By Tim Clark, Wall Street & Technology
On the second leg of the Scottish Financial Services tour, I had the opportunity to speak to different financial services firms and institutions located in Edinburgh, a city that is just as proud of its gothic heritage and architecture as it is of its financial services savvy.The rolling green hills and mountains that lie on the outskirts of Edinburgh, where ancient castles and looming churches reside, provides a very stark contrast to the bustling, modern heartbeat of the downtown area where Standard Life Investments, Citigroup Scotland and The Royal Bank of Scotland retain significant operations and are enjoying healthy growth.
"This is a small city that packs a punch," says Andrew Milligan, head of global strategy for Standard Life Investments, headquartered in Edinburgh. Milligan says the multitude of art galleries, restaurants and other activities that have cropped up in Edinburgh over the last 10 to 15 years help attract and retain talent for Standard Life, the thirteenth-largest private equity firm, which employs 700 worldwide.
The company currently retains around $50 billion in assets under management, and Milligan says future growth for the firm means continuing to build wealth for clients while avoiding acquisitions, as they distract from the company's core competencies of banking, healthcare and investments. "Customer attention equals customer retention," says Milligan. While Standard Life wouldn't entirely dismiss the buyout of another financial services firm if it made sense, Milligan believes the end cost and technological complexities involved don't justify the means. An interesting strategy that flies in the face of what Resolution Asset Management (see part one of this report) is championing out of its Glasgow headquarters.
Standard Life might not look too closely at mergers and acquisitions but the firm did partner with Citigroup, handing over their middle- and back-office procedures under a new area of business at Citigroup dubbed Funds Administration. "Funds Administration is highly specialized and technical, which is why we need good people here," says Colin Stewart, managing director, global transaction services, Citigroup. "We're confident that the local infrastructure [in Edinburgh] can accommodate us."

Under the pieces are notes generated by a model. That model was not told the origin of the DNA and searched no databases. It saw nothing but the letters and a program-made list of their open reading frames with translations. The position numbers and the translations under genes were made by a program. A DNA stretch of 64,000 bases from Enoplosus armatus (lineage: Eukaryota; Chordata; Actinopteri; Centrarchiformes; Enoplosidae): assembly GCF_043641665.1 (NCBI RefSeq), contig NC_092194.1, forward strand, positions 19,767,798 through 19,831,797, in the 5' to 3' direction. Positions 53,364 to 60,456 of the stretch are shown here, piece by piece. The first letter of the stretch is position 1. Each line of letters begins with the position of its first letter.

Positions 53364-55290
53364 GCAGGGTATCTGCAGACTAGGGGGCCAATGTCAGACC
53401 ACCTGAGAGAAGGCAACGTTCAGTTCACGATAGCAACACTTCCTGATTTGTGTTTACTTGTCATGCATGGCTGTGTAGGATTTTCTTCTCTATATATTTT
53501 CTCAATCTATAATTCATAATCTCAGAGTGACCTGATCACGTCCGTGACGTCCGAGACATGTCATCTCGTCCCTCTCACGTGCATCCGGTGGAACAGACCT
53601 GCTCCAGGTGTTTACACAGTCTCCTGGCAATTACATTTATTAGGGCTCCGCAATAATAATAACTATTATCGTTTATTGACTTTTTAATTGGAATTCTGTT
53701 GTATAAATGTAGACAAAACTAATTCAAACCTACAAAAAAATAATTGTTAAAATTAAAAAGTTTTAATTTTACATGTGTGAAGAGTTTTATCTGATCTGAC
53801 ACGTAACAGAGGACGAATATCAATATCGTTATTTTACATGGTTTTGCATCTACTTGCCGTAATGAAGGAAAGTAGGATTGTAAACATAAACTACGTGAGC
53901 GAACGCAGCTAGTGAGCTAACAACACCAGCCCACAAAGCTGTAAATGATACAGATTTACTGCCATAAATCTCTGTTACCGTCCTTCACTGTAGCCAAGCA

Citigroup's Funds Administration operation takes a specific business function of another firm and places it onto a Citigroup platform, which Citigroup manages and operates. This method of migration is much easier than farming out IT personnel to custom-tailor specific applications for different clients. While Stewart wouldn't elaborate on the specifics of how Funds Administration operates, he did say that Citigroup has "invested quite heavily in the tech platform," a proprietary system that powers Funds Administration. "Our CEO is following progress here very closely," says Stewart. On a side note, Citigroup also supported Resolution Asset Management with a portion of its mergers and acquisitions activity.
In closing, Scotland's declining population tops out at roughly 5 million and since one in 10 jobs are in the financial services sector, luring top talent to the country is a multitiered initiative that the University of Edinburgh, Scottish Financial Enterprise and Tom McCabe, Scottish Executive Finance Minister, take very seriously. These constituents are involved in Fresh Talent, a program that allows students without visas to stay in Scotland to study. But as this BBC News item points out, Fresh Talent has opened up a fresh can of worms as other U.K. universities now want the program extended beyond Scotland's borders.
A bit of controversial press isn't such a bad thing, especially if it presents Scotland as an innovator, a thought not lost on Amanda Harvie, chief executive at Scottish Financial Enterprise, an organization that raises awareness for financial services in Scotland and also lobbies for improvements by influencing policymakers.
"We regard ourselves not as a satellite to London but a singular financial services hub in its own right," says Harvie. "We're always looking to raise the bar." Greg MacSweeney is editorial director of InformationWeek Financial Services, whose brands include Wall Street & Technology, Bank Systems & Technology, Advanced Trading, and Insurance & Technology. View Full Bio